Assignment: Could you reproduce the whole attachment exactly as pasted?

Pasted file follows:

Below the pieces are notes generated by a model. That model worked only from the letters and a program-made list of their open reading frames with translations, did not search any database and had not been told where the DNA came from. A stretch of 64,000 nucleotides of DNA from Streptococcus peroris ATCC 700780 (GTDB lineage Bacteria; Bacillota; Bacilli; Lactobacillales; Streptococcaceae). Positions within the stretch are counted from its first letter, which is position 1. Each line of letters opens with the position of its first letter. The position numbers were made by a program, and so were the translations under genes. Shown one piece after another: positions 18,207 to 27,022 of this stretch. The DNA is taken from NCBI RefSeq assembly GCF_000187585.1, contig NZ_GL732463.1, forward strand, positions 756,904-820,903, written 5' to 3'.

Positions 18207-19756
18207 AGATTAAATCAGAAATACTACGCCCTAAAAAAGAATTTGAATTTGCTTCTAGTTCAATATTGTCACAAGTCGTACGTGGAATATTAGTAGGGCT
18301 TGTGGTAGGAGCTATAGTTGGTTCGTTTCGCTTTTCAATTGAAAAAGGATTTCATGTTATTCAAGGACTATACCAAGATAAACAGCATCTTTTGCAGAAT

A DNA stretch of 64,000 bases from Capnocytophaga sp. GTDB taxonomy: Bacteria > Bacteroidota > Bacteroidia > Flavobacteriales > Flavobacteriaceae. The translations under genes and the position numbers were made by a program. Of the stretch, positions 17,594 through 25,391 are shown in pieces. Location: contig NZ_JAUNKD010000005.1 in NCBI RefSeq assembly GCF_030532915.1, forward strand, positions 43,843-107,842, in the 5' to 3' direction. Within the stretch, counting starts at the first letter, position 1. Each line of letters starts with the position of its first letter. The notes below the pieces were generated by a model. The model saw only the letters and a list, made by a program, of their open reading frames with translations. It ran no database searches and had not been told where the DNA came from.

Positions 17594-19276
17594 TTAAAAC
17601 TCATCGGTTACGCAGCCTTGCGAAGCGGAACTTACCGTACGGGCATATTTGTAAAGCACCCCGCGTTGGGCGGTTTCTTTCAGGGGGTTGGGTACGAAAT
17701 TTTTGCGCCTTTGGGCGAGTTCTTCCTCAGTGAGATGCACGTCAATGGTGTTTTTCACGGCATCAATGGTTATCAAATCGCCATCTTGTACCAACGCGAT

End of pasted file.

Below the pieces are notes generated by a model. That model worked only from the letters and a program-made list of their open reading frames with translations, did not search any database and had not been told where the DNA came from. A stretch of 64,000 nucleotides of DNA from Streptococcus peroris ATCC 700780 (GTDB lineage Bacteria; Bacillota; Bacilli; Lactobacillales; Streptococcaceae). Positions within the stretch are counted from its first letter, which is position 1. Each line of letters opens with the position of its first letter. The position numbers were made by a program, and so were the translations under genes. Shown one piece after another: positions 18,207 to 27,022 of this stretch. The DNA is taken from NCBI RefSeq assembly GCF_000187585.1, contig NZ_GL732463.1, forward strand, positions 756,904-820,903, written 5' to 3'.

Positions 18207-19756
18207 AGATTAAATCAGAAATACTACGCCCTAAAAAAGAATTTGAATTTGCTTCTAGTTCAATATTGTCACAAGTCGTACGTGGAATATTAGTAGGGCT
18301 TGTGGTAGGAGCTATAGTTGGTTCGTTTCGCTTTTCAATTGAAAAAGGATTTCATGTTATTCAAGGACTATACCAAGATAAACAGCATCTTTTGCAGAAT

A DNA stretch of 64,000 bases from Capnocytophaga sp. GTDB taxonomy: Bacteria > Bacteroidota > Bacteroidia > Flavobacteriales > Flavobacteriaceae. The translations under genes and the position numbers were made by a program. Of the stretch, positions 17,594 through 25,391 are shown in pieces. Location: contig NZ_JAUNKD010000005.1 in NCBI RefSeq assembly GCF_030532915.1, forward strand, positions 43,843-107,842, in the 5' to 3' direction. Within the stretch, counting starts at the first letter, position 1. Each line of letters starts with the position of its first letter. The notes below the pieces were generated by a model. The model saw only the letters and a list, made by a program, of their open reading frames with translations. It ran no database searches and had not been told where the DNA came from.

Positions 17594-19276
17594 TTAAAAC
17601 TCATCGGTTACGCAGCCTTGCGAAGCGGAACTTACCGTACGGGCATATTTGTAAAGCACCCCGCGTTGGGCGGTTTCTTTCAGGGGGTTGGGTACGAAAT
17701 TTTTGCGCCTTTGGGCGAGTTCTTCCTCAGTGAGATGCACGTCAATGGTGTTTTTCACGGCATCAATGGTTATCAAATCGCCATCTTGTACCAACGCGAT